Cropped image of two men clanging glasses of alcoholic beverage together while sitting at bar counter in a modern urban cafe

    No, moderate drinking doesn’t ‘damage the brain’

    12 June 2017

    Recent headlines suggest that drinking, even in moderation, can damage the brain. But the data doesn’t support the claim.

    Researchers from the University of Oxford and University College London asked 550 volunteers to track their alcohol intake over a period of 30 years.

    There are two problems here. Firstly, ‘a self-selecting population is more likely to be healthier as it’s being observed,’ as our expert puts it.

    Secondly, moderate drinkers underestimate their alcohol consumption by as much as a third according to one estimate. ‘The alcohol consumption data is entirely based on self-reported information, which is often unreliable.’

    Brain structure was analysed using MRI scans, taken at the end of the 30 year study period. It was found that those who reported moderate alcohol intake (between 14 and 21 units a week) were almost twice as likely to have ‘hippocampal atrophy’ or a shrunken hippocampus. This major component of the brain assists with the formation of long-term memories.

    However, the approach was inconsistent, as our expert explains: ‘Although the authors used an automated approach to assess brain structure from the MRI scans, clearly scanners and sequences change over time, so comparing longitudinal images is potentially a confounding variable.’

    The researchers say the study supports the recent government recommendation to reduce alcohol intake. Both men and women are told to drink no more than 14 units of alcohol a week, or seven standard ‘small’ glasses of wine.

    The study, which has been published in the British Medical Journal, doesn’t prove that moderate drinkers are damaging their brains. Our expert takes issue with the source data, among other things: ‘There are plenty of limitations here. Over 80 per cent of the cohort were men, over 70 per cent were married, over 60 per cent were in social class 1, spent a mean of 14 years in full time education and over 90 per cent were non-smokers. It’s hardly representative of the UK population at large and this limits the applicability of the findings.’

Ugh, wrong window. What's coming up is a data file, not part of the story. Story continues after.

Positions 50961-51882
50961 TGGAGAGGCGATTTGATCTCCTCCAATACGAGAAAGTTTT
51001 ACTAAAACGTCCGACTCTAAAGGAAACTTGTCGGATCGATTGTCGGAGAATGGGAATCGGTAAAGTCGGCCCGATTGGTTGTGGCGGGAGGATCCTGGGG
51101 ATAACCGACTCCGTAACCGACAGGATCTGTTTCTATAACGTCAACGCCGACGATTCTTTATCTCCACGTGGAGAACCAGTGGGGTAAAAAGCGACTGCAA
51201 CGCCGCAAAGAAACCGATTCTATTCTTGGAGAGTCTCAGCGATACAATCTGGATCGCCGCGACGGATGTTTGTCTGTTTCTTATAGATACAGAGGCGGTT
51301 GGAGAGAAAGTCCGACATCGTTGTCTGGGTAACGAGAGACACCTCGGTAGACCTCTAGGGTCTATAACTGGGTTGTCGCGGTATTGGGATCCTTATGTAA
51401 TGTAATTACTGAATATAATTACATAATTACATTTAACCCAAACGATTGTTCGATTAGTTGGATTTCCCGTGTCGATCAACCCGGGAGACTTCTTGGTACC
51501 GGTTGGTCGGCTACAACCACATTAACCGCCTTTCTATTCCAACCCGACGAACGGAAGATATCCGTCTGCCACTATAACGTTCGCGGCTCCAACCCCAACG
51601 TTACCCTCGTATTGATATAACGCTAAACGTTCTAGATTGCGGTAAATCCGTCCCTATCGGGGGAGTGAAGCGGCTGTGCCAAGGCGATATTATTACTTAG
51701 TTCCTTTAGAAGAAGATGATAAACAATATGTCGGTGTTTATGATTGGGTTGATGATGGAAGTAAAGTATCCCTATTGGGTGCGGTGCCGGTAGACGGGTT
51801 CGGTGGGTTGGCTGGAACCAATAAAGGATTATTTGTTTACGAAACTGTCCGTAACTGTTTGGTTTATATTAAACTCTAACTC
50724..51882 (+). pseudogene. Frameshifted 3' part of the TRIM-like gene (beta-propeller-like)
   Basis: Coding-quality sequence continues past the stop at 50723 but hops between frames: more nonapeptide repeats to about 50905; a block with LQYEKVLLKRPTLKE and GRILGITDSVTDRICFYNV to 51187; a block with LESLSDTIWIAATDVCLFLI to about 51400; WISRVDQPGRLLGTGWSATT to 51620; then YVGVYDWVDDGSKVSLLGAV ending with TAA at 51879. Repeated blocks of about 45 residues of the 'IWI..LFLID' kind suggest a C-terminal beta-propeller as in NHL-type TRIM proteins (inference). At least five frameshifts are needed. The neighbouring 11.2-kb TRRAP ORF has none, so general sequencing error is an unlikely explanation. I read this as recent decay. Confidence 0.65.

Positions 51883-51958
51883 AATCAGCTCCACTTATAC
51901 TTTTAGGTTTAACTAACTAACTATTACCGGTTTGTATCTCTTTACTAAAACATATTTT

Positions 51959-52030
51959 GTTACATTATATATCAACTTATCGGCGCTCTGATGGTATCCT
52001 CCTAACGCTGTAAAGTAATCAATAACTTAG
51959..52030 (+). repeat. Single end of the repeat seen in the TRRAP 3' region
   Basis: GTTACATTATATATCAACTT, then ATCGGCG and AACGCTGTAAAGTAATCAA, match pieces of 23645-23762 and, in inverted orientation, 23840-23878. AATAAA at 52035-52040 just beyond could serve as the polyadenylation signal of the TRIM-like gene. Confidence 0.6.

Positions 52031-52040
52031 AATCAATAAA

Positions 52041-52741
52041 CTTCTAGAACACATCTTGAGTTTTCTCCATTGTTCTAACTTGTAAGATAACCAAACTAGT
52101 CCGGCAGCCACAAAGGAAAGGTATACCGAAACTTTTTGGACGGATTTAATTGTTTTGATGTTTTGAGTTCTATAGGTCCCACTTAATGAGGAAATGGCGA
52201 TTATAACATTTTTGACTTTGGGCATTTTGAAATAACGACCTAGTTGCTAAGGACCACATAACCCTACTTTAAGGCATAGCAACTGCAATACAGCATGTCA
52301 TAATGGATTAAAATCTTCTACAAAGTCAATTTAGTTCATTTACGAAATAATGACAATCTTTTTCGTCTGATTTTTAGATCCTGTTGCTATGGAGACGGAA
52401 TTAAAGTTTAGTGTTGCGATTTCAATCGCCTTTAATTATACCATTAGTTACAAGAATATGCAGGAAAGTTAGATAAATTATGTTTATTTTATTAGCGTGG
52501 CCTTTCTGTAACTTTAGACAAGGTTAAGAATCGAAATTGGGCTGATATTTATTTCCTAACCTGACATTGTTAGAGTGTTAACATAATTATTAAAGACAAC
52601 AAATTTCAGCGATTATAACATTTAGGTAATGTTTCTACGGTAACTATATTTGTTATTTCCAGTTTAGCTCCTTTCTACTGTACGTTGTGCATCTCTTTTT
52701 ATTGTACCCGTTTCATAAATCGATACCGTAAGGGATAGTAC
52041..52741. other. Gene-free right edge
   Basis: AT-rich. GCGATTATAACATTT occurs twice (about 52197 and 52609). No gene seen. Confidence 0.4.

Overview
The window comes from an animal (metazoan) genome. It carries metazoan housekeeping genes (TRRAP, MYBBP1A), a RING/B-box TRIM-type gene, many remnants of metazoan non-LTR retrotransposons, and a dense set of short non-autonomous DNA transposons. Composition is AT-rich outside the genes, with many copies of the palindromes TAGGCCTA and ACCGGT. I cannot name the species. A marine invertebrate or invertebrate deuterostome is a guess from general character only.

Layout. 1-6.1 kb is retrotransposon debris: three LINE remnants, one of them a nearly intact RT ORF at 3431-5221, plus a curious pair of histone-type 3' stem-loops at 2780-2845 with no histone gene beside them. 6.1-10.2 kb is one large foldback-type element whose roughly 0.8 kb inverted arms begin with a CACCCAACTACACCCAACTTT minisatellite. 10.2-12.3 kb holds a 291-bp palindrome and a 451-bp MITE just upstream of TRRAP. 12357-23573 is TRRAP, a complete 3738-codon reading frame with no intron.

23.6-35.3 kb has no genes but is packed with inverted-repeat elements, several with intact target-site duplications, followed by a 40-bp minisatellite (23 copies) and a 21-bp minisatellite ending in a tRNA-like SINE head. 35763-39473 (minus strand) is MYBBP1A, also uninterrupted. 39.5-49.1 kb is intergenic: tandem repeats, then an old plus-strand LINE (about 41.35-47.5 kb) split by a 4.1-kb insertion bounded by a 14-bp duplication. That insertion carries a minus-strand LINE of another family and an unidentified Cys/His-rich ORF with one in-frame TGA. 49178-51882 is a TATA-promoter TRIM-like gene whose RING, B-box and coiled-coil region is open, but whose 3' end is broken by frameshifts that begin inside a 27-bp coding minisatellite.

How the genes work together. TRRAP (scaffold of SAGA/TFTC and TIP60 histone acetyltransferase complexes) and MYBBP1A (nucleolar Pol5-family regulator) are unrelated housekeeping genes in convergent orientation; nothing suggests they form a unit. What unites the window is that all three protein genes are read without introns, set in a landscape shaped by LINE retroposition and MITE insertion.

Instant analysis

    This was a study of 550 UK men and women with a mean age of 43, which followed them up over 30 years, from 1985 to 2015, to see what impact alcohol has on brain structure and function. Is it important to stress that none of the adults were alcohol dependent at baseline. At the end of the study, between 2012 and 2015, the men and women all had MRI scans to assess ageing of the brain, along with cognitive performance tests.

    The important finding is that even in those who drunk alcohol in what we consider to be moderation (within the recommend limits of 14 to 21 units per week) had three times the likelihood of specific parts of their brain ageing and there was no protective effect of drinking a small amount (1 to 7 units per week). However, there was no association with alcohol consumption and brain function, such as word recall or fluency.

    I think overall this is an academically interesting study, but it lacks real world validity, not just in terms of the population assessed but also the findings. Structure does not always correlate with function, as the authors found. So despite the claims, the jury is still out as to whether drinking in moderation causes hinders or harms cognitive health in the long-term.

    Research score: 2/5